What does the Kherson counterattack portend?
Very different versions of the fighting around the port city of Kherson in southern Ukraine are coming from Kyiv and Moscow. The reports cannot be independently verified. Commentators nevertheless see a turning point in the war.
Attacking from a position of weakness
Novaya Gazeta Europa explains the Ukrainian strategy:
“On the one hand this attack already began a long time ago, because Russian troops have been repeatedly forced to surrender their trenches to Ukrainian reconnaissance teams. But on the other hand it has not even started yet, because so far there have been no tank attacks or victorious columns of Ukrainian armoured vehicles advancing with blazing cannons. Because Ukraine simply doesn't have the equipment. ... So the Ukrainian advance was planned with this vulnerability in mind. ... The 25,000-strong Russian forces on the right bank of the Dnieper is not being definitively cut off, but ground down. A barrage of shells and missiles is raining down on their positions, while Ukrainian partisans are operating directly in Kherson.”
Moscow has no good options left
The Frankfurter Rundschau explains what the recapture of Kherson would mean:
“Without Kherson, Russia would lose control over the water supply for Crimea. Without Kherson, there would be no continuous land connection from Luhansk to Sevastopol. Without Kherson, a Russian attack on Odessa, which is still in Ukrainian hands, would also be difficult. ... What can Putin do to avoid a fiasco? Undertake a hopeless escalation that will also have dangerous repercussions for Russia, for example using nuclear or chemical weapons? Or quickly announce a unilateral ceasefire in the vague hope that it will be interpreted as a sign of strength? In reality, Putin has run out of good options.”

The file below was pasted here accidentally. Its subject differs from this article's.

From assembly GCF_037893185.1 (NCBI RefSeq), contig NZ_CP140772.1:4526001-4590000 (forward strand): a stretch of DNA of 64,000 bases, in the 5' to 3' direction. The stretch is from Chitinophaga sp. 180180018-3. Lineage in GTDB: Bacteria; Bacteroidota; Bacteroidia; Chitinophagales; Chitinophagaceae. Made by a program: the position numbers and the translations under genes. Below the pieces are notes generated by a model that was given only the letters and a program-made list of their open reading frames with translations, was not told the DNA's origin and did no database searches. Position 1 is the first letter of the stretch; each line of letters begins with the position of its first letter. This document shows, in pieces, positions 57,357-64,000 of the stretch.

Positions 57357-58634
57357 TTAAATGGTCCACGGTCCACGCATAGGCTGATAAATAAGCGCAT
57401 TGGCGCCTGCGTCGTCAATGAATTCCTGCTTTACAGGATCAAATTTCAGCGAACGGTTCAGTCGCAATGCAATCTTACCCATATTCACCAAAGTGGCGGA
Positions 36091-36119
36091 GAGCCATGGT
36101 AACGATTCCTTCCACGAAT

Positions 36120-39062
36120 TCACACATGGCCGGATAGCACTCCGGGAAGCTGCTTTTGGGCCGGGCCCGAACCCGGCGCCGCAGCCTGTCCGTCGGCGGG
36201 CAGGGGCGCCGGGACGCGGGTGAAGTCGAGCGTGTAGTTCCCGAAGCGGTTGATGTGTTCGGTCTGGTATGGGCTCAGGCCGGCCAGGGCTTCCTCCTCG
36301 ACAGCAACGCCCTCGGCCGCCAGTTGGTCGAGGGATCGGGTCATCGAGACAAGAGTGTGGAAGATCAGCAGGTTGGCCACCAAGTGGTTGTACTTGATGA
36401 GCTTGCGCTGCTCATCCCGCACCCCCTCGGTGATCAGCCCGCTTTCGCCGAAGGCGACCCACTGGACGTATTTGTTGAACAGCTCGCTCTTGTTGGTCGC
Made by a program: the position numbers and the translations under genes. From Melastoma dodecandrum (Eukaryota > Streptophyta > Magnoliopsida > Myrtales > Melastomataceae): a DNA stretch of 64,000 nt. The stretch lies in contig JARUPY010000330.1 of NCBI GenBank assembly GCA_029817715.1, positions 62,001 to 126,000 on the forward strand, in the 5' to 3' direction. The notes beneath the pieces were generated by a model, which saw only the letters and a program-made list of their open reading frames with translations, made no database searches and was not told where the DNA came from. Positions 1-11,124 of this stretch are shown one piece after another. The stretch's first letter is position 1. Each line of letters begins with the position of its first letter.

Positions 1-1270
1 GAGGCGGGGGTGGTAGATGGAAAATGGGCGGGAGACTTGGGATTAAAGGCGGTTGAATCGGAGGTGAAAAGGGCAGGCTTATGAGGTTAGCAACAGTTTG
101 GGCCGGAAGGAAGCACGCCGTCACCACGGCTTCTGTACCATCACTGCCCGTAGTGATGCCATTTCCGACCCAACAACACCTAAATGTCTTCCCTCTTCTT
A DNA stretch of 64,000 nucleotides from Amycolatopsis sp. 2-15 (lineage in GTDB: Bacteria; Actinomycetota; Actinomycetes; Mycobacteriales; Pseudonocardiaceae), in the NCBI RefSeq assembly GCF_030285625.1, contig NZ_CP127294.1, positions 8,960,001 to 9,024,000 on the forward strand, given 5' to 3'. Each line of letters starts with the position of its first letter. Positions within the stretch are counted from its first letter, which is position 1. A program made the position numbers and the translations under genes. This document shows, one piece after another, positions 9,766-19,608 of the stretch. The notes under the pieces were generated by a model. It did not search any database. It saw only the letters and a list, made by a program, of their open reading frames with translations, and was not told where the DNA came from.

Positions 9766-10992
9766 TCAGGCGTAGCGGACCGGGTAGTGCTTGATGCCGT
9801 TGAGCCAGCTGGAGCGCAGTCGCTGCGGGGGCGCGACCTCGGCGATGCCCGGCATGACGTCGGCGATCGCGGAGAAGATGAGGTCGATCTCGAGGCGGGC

A new phase of the war
With its counter-offensive, the government in Kyiv wants to send a signal of strength both at home and abroad, The Economist notes:
“Russia has been tightening its grip in Kherson province, introducing a Russian curriculum in schools, offering Russian passports to residents and preparing a sham referendum to pave the way for annexation of the territory. Ukraine is keen to disrupt that process. It is also eager to demonstrate - both to its Western partners, who are providing most of its arms and ammunition, and to the Ukrainian public - that the war is winnable; that Russia can, in fact, be pushed out. The coming days and weeks will be a crucial test of that proposition.”
Putin's downward spiral
In symbolic terms, the Ukrainian counterattack on Kherson can be seen as a direct attack on Moscow, De Standaard writes:
“The inflated idea of a Greater Russia now seems to be turning even more on Putin himself. Perhaps he was hoping that this idea of an empire would give the country a burst of energy. But an empire that suffers defeats and loses tens of thousands of soldiers creates above all a cocktail of frustration, apathy and opposition. In such a defeatist atmosphere it won't be so easy for Putin to announce a major mobilisation and turn his country's numerical superiority into a grand victory. What seems more likely is that pent-up frustrations will lead to major internal tensions that Putin will barely be able to control.”